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Rare cannibal monkeys found as infant killed and eaten in front of tribe

Researchers studying Capuchin monkeys in South America were shocked to see a baby monkey killed and eaten by other members of its troop.

Capuchins mainly stick to a vegetarian diet, supplemented by insects and the occasional frog.

But observations by a team led by Mari Nishikawa from the University of Tokyo revealed that the little monkeys are willing to engage in cannibalism if the circumstances are right.

Professor Nishikawa explains how she saw the baby monkey fall from a tree, either dead or severely injured.

It appeared to have been attacked by an adult male because moments later they saw the infant’s mother and another female chase a monkey away.

The mother then tried to rescue her baby, but it was in a very bad way – paralysed either from the fall or because it had been bitten by the male.

Soon afterwards the baby died, and its mother abandoned it.

Within minutes a 2-year old male capuchin walked up to the dead baby monkey and began nibbling on the fingers.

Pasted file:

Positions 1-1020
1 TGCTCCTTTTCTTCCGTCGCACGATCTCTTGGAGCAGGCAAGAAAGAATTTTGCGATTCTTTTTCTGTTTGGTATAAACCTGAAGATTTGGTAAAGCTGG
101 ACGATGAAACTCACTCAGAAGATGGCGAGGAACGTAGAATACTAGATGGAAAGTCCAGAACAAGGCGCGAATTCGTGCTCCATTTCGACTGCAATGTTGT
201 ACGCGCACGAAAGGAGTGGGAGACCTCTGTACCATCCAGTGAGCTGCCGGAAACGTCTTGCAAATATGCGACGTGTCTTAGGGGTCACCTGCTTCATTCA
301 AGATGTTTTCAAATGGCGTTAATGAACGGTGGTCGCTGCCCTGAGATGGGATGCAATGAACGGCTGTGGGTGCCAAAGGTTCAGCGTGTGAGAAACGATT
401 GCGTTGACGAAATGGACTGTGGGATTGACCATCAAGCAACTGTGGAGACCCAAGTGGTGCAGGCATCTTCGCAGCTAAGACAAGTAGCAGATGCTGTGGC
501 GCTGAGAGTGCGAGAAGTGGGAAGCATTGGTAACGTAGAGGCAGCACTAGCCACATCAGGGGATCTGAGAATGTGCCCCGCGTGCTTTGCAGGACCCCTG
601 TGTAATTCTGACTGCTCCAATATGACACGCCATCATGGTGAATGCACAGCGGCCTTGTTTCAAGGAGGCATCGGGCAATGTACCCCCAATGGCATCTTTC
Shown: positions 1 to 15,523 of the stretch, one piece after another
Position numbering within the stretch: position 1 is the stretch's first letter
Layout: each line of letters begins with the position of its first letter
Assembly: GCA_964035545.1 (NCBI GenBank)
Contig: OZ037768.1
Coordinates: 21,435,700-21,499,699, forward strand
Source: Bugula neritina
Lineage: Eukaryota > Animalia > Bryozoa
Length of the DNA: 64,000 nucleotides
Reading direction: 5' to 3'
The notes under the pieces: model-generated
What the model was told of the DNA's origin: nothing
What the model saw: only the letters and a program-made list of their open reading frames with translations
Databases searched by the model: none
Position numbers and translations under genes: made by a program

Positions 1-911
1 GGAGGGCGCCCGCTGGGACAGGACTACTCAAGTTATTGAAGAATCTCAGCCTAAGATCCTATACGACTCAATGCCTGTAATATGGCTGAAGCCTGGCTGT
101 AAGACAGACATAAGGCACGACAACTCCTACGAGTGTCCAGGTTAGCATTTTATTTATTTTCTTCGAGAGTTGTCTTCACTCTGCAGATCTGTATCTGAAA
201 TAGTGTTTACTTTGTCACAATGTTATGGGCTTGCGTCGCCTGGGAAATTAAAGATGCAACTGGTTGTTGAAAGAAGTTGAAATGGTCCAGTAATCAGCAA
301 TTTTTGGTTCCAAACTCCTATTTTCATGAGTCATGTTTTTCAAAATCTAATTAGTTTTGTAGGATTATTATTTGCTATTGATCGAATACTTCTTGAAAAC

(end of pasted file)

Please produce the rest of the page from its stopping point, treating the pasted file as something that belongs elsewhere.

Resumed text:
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Katharine Jack, from Tulane University in Louisiana, said that was highly unusual in itself.

"We’ve never seen a capuchin consume something that’s dead," she told New Scientist.

"They don’t scavenge at all."

She added that when Capuchins to eat other animals they normally start with the head and face first, but Professor Nishikawa’s photos of the incident show that the little creature’s head and shoulders were all that was left behind.

Another monkey from the group joined in on the macabre meal, but not all of the troop got involved. Some seemed almost disgusted by what was happening.

"It seemed like it was something very novel to them, the way they behaved and reacted to the situation," she says.

Cannibalism does appear to be very rare among monkeys. Researchers have been studying the little animals since 1983 and this is so far the only example on record.

"Given that this is the only observation of cannibalism recorded in over 37 years of study on this population, we consider it to be a rare behaviour in this species," Professor Nishikawa wrote.

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